Solving tech's diversity problem may be a key to saving San Francisco
"The brogrammer is always someone else," wrote Kate Losse, a freelance journalist, in an April blog post. "He is THOSE Facebook guys who yell too loudly at parties and wave bottles in the air, he is not the nice, shy guy who gets paid 30 percent more because of his race, gender and appeal to the boy-genius fetishes of [venture capitalists]."
The overarching point of Losse's article was this: There is a subtle sexism, and also racism, in the tech sector, which shuts out women and people of color. The looming stereotype of a douchey brogrammer can obscure the smaller, more indirect ways in which minorities and women are shut out of the industry.
Tech's disturbing (but unsurprising) lack of diversity is being highlighted amid an economic backdrop that has resulted in widespread displacement of San Francisco's working class and minorities.
Some are seeking to create opportunities for Bay Area communities of color within tech, as a way to even the scales. A swell of new applicants with programming skills — including people of color and women — may soon come knocking. But in the time it will take school-age coders to cycle through the first generation of new computer science classes, Silicon Valley is going to have to take a hard look in the mirror.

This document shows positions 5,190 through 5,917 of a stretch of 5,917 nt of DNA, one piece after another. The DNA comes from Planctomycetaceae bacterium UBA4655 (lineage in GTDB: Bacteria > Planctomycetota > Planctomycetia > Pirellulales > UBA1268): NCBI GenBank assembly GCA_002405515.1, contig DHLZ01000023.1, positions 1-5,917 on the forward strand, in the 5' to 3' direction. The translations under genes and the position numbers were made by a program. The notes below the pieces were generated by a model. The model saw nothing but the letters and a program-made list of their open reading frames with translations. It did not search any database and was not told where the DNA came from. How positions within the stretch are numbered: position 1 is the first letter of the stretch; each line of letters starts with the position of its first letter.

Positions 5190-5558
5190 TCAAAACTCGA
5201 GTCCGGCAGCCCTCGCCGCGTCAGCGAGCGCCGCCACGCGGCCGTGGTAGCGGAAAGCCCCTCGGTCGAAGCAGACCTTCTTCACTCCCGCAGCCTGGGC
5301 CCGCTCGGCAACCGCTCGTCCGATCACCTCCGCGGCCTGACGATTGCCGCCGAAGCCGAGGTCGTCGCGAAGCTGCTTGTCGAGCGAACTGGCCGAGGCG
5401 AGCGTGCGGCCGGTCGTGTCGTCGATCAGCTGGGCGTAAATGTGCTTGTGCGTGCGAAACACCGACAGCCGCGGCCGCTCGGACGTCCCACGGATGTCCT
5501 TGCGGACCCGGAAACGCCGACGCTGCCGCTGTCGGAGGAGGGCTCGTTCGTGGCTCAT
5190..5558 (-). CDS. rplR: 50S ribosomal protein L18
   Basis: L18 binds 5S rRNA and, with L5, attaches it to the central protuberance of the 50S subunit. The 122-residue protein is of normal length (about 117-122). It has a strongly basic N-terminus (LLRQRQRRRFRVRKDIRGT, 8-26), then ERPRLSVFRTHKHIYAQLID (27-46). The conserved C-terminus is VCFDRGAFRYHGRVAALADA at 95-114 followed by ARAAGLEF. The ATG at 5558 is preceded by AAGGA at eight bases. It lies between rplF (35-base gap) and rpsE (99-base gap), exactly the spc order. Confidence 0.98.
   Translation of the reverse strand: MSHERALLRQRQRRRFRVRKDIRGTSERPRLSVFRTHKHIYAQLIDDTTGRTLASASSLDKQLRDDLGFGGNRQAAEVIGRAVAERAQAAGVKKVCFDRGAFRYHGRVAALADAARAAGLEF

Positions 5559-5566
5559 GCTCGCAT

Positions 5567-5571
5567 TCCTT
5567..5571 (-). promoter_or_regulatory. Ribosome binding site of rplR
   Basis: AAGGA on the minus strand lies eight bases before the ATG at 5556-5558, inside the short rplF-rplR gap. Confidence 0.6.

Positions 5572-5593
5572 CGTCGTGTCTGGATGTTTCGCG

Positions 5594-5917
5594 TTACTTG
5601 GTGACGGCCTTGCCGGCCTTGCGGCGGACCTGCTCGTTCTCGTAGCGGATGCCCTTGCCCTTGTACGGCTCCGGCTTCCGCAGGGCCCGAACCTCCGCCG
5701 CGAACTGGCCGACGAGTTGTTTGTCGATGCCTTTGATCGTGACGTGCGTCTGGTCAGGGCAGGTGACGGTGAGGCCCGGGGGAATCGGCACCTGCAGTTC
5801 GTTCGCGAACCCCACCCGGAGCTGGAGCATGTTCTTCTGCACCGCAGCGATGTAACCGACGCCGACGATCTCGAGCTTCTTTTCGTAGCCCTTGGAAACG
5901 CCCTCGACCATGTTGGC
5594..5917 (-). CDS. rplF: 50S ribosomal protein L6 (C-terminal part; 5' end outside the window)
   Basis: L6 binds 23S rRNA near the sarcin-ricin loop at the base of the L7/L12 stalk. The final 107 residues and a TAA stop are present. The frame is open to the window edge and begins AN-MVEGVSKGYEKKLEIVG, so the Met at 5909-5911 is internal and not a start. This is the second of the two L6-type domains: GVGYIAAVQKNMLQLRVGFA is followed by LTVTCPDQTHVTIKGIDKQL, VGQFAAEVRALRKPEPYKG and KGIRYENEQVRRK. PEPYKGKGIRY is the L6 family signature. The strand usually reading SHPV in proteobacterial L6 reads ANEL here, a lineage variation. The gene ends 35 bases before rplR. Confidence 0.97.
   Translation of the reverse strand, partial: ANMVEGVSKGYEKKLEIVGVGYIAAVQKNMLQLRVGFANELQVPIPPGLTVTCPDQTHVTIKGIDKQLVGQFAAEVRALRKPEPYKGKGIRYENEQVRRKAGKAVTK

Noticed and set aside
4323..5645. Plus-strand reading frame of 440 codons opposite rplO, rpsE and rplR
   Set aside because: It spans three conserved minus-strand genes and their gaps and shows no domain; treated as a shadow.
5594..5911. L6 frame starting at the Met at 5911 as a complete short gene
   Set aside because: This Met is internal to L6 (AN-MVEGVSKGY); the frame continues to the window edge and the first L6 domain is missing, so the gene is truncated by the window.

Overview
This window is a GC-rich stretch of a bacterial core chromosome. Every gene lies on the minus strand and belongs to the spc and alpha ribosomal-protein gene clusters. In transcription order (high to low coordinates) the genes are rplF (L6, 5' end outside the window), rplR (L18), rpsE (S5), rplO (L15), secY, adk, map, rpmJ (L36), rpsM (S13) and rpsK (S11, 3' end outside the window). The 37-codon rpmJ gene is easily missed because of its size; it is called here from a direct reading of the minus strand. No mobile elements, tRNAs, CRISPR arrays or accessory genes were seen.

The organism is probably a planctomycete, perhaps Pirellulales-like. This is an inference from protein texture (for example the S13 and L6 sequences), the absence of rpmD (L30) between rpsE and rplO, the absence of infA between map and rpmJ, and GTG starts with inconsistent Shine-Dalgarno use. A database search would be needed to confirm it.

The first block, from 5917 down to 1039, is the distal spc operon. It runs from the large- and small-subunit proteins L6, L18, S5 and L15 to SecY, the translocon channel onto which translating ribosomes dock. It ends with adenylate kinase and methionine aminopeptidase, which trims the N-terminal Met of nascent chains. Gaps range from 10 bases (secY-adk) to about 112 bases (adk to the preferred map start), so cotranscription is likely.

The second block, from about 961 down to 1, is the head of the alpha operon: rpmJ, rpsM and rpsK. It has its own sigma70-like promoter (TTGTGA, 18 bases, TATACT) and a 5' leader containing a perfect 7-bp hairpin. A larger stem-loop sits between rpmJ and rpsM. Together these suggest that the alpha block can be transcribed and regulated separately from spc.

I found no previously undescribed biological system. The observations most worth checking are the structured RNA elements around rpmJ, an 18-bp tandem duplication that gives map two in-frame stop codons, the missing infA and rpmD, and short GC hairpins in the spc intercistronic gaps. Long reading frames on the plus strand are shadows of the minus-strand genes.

Some of the Bay Area's hate toward tech may be rooted in a perceived lack of access. Longtime residents see a sea of newcomers, often white, often male, who aren't pulling up a seat for minorities to join the new gold rush.
The age of the brogrammer is now, and it's as socially progressive as the paleolithic era, meaning: not at all.
FAKE IT TIL YOU MAKE IT
Talk to anyone in the realm of new technology companies and startups, and they'll surely tell you this: Tech is an inspiring, creative field, where pure skill is the key to unlocking any job you'd like. The dress style is casual (hoodies, of course) and the perks flow like wine (or energy drinks).
When the Guardian visited the CloudCamp social good hackathon, we saw video game arcade machines in the ground floor and beer flowing throughout. Another company, Hack Reactor, had desks attached to treadmills and a life coach on hand to mind employee health. These are accoutrements de rigeuer, stunningly standard. But tales of true Silicon Valley excess abound: One CEO offers employees free helicopter rides, many offer in-house chefs and extravagant travel.
Interns in Silicon Valley are enjoying huge perks like free meals, massages, swimming pools, nap pods: http://t.co/BdaaOdC95P
— Manufacturing.net (@MnetNews) June 10, 2014
Skill and ability alone are the keys to unlocking this lifestyle, the tech industry says. Workers' fervor can take on an almost cult-like zeal.
"I think the sharing economy is addictive," said Rafael Martinez-Corina, a panelist at the Share2014 sharing economy conference in May, touting tech's biggest stars like AirBNB, Lyft, and Uber. "Once you get it, you want more and more. You get into car sharing, you want to get into food sharing, time sharing."
He asked the audience, "Who else is addicted to sharing?"
Almost every hand went in the room shot right up. Cheers immediately followed. Hallelujah!